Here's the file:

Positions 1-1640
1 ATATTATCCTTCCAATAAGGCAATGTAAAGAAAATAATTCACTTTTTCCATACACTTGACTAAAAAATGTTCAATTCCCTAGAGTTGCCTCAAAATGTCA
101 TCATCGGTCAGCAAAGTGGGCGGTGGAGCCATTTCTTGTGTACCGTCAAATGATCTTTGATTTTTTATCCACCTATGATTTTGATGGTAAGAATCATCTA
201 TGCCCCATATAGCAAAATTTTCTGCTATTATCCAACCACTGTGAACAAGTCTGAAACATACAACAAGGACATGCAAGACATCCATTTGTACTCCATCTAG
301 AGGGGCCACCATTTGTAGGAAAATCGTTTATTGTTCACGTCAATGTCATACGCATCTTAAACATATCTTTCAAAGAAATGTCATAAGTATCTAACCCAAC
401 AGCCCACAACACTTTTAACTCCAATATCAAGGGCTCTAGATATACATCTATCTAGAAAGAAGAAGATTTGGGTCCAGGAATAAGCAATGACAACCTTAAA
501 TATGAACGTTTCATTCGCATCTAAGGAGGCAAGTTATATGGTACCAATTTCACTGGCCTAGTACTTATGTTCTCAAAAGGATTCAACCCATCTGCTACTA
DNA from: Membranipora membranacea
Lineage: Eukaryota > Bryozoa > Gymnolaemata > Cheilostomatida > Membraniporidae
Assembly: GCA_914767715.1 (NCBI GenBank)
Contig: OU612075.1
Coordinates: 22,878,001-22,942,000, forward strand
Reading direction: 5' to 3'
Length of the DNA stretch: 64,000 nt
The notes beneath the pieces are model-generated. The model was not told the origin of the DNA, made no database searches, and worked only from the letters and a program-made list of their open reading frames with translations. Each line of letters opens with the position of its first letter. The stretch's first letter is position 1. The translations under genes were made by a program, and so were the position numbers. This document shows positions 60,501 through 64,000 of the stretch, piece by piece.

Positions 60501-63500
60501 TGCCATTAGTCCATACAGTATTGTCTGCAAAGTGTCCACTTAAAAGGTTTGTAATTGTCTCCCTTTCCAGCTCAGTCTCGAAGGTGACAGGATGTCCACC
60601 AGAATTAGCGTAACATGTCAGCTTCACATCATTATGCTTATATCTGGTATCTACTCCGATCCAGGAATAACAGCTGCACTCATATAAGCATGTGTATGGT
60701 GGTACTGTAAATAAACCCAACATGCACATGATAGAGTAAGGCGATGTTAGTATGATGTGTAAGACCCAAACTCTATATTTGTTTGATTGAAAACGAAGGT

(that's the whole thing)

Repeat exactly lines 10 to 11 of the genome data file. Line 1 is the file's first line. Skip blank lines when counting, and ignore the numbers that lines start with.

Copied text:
Assembly: GCA_914767715.1 (NCBI GenBank)
Contig: OU612075.1